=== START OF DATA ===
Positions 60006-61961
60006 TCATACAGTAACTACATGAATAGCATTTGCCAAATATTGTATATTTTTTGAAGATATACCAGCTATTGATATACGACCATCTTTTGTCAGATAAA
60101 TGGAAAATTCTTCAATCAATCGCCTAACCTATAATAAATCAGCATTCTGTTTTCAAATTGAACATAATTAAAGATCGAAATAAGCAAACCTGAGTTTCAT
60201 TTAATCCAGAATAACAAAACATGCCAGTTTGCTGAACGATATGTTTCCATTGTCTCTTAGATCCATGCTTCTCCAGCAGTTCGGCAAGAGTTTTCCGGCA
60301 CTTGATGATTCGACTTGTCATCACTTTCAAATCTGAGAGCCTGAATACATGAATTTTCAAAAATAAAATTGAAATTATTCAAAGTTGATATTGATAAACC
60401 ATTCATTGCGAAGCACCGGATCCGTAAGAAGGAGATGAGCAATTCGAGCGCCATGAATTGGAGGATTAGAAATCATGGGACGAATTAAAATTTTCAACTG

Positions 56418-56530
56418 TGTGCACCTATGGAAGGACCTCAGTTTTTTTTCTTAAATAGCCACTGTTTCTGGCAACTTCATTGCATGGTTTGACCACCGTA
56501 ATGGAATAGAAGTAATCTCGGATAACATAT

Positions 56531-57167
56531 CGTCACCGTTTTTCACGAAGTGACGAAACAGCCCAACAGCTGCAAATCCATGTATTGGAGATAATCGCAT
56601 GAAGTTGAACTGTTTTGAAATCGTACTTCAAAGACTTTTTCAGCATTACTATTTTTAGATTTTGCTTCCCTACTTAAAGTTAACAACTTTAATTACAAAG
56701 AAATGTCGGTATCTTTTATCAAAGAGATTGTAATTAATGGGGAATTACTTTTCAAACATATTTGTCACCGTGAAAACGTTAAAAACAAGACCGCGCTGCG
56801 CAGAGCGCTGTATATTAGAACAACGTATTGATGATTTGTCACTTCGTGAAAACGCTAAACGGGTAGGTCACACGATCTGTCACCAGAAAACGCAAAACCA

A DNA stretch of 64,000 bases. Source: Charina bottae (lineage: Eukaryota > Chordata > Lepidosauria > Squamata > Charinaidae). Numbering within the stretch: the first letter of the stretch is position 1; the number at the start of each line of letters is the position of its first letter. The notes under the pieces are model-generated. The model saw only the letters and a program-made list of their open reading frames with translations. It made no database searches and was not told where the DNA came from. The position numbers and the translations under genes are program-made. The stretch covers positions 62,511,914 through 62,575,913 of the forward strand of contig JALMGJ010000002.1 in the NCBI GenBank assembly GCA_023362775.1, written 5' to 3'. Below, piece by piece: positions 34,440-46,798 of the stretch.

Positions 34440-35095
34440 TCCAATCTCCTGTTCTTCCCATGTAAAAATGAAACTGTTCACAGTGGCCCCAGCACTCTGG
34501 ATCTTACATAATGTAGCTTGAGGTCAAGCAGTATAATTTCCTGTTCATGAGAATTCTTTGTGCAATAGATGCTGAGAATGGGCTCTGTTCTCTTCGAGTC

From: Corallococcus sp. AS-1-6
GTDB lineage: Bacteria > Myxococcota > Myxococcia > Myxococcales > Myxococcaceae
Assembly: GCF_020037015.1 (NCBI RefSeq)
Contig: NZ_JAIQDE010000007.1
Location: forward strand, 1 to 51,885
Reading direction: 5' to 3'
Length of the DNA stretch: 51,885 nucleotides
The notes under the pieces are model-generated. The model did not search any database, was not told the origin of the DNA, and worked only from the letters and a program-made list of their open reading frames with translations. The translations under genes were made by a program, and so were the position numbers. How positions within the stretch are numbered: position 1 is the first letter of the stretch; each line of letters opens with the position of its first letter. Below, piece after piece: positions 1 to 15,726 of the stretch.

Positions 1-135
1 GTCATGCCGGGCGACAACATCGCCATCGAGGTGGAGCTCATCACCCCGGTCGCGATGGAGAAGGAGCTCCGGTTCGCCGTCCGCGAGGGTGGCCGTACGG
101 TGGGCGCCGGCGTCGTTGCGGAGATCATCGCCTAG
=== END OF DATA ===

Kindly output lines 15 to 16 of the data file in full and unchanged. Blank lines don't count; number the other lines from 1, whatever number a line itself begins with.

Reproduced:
A DNA stretch of 64,000 bases. Source: Charina bottae (lineage: Eukaryota > Chordata > Lepidosauria > Squamata > Charinaidae). Numbering within the stretch: the first letter of the stretch is position 1; the number at the start of each line of letters is the position of its first letter. The notes under the pieces are model-generated. The model saw only the letters and a program-made list of their open reading frames with translations. It made no database searches and was not told where the DNA came from. The position numbers and the translations under genes are program-made. The stretch covers positions 62,511,914 through 62,575,913 of the forward strand of contig JALMGJ010000002.1 in the NCBI GenBank assembly GCA_023362775.1, written 5' to 3'. Below, piece by piece: positions 34,440-46,798 of the stretch.

Positions 34440-35095